This week Chris, Livi, and I watched a great Christian movie on Netflix called Like Arrows. It’s about Biblical parenting. In this movie about Biblical parenting, the parents realize how critical intentionality and focus are when shaping and molding their kids’ lives. The movie pairs itself with a parenting course called Art of Parenting. The online video series for Art of Parenting is available for free here.
As we look forward to this Sunday’s lesson for the kids, the Israelites crossing the Jordan, we are reminded how crucial our role is as parents to lead our kids daily to the Lord. The Red Sea generation turned from God and sent their kids over the Jordan. in large part, without them. May we be parents so close to Christ that our kids will follow Him as they follow us.
You are doing important work! I pray the Lord gives you the grace and wisdom you need to minister in the lives of each of your children as unto Him.
Waiting. Ugh. Waiting is not on my list of favorite things. Raindrops on roses and whiskers on kittens I’ll take, but you can keep the waiting. Waiting is difficult. Waiting is lonely. Waiting feels like we should be doing something, but we’re often powerless to do anything. But waiting can produce in us a desire for the guidance and comfort of God.
When he saw the destruction of Jerusalem, knowing that God had promised salvation for his people, Jeremiah meditated on the faithfulness of God and wrote: “It is good that one should wait quietly for the salvation of the LORD” (Jeremiah 3:26). While Jerusalem burned, Jeremiah realized it is better to wait for God to save. A building can be spared, people can live a little longer, but actually being saved for all eternity is a work that only God can do. So Jeremiah, even though he didn’t want to wait for it, knew that waiting for God’s salvation was his only lasting hope.
On Saturday after her dead Master and Teacher was taken off the cross and buried in a tomb, Mary had to wait for the day to pass. She had to wait for Sabbath until she could get to the tomb and anoint the body of the Lord. While the Bible doesn’t describe any events from this day, we can wonder. Did she understand why Jesus had been crucified? Was she imagining ways she could have helped Him escape the city? Did she wonder why Jesus’ disciples ran away? She most likely had a lot of questions to accompany her unimaginable grief. But I also imagine the Holy Spirit comforted her like never before as she waited to visit the body of her Lord on Sunday morning. Like Jeremiah, perhaps she began to realize how good it is to wait on the salvation of the Lord.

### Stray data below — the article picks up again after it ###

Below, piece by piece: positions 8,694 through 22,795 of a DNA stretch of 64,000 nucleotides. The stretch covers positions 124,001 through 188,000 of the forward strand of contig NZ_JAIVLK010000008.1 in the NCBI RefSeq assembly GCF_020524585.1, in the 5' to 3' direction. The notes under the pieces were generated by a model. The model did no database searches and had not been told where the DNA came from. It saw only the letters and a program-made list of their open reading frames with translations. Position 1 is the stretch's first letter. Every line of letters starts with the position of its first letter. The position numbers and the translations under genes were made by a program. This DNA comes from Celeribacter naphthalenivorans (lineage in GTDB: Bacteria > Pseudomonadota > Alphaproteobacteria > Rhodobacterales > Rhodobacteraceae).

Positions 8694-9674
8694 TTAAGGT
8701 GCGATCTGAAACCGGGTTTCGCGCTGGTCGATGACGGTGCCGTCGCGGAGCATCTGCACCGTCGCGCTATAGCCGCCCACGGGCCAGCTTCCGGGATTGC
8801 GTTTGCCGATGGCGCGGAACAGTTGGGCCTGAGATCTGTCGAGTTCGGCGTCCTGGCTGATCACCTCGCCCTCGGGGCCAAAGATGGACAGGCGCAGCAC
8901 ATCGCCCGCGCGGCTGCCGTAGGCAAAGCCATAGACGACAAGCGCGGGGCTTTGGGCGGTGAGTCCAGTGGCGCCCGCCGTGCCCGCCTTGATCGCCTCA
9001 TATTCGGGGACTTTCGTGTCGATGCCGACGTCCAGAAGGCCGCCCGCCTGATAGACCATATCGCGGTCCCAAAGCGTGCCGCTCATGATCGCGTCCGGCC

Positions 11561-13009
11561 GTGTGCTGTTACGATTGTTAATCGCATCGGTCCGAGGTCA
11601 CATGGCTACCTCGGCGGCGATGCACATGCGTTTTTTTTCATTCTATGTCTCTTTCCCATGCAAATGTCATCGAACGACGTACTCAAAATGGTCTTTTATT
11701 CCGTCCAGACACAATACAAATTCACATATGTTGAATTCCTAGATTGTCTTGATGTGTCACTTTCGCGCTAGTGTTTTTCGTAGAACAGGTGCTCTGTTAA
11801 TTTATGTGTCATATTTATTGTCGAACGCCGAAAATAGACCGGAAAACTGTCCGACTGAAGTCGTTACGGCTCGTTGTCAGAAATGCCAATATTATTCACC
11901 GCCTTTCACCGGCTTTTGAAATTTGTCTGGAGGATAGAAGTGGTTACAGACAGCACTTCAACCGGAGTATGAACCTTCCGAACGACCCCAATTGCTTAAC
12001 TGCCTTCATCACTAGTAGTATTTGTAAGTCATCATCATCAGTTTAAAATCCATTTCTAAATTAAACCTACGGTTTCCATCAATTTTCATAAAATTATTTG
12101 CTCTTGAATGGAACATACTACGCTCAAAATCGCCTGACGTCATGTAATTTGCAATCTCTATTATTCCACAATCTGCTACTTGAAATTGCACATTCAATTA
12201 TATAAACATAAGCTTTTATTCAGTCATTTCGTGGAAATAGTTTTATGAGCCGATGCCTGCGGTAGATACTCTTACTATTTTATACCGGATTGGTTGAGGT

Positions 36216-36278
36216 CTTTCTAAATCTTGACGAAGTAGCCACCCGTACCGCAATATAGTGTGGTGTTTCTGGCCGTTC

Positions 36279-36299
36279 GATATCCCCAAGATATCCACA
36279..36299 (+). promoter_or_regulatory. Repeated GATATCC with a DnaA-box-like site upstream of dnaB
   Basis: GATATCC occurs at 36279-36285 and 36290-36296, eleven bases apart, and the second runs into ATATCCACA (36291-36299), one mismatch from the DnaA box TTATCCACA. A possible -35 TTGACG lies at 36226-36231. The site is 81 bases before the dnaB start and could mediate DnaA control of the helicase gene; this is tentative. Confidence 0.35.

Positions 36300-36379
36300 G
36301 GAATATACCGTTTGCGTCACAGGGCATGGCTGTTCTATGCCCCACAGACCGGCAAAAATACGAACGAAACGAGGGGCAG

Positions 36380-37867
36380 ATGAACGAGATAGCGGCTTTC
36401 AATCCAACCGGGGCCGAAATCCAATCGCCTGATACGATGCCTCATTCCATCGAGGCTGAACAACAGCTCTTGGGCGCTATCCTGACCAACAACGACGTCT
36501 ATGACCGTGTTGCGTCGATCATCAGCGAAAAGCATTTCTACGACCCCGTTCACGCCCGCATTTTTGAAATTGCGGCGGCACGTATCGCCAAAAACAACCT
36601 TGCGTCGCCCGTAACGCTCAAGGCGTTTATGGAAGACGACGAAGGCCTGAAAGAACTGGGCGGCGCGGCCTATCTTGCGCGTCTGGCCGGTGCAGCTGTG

And, of course, she didn’t have to wait long.
“Weeping may last for the night, but a shout of joy comes in the morning” (Psalm 30:5).
Sunday morning revealed what Saturday obscured. Her Lord was alive!
Instead of anointing Him, He would later anoint her with the Holy Spirit and use her story to minister to many throughout the millennia. She wasn’t forgotten. She wasn’t alone. Though she was powerless, she entrusted herself to the One who has all power. Mary’s attempt was to bless Jesus, even in His death, yet He had the power to bless her beyond her wildest imagination. She waited on the Lord through the longest day of waiting in her life. And her joy was unmatched when she saw the resurrected Christ. She got to see Christ, hold Him, and tell others about Him after waiting for Him. The waiting was difficult. The waiting was lonely. But the waiting wasn’t wasted. How to respond? What do you find yourself waiting for at the moment? To what do you cling in periods of waiting? In the midst of times of waiting, it’s important to both look back and look forward. Look back by remembering how God has provided in the past. Look forward to the promises of what is to come.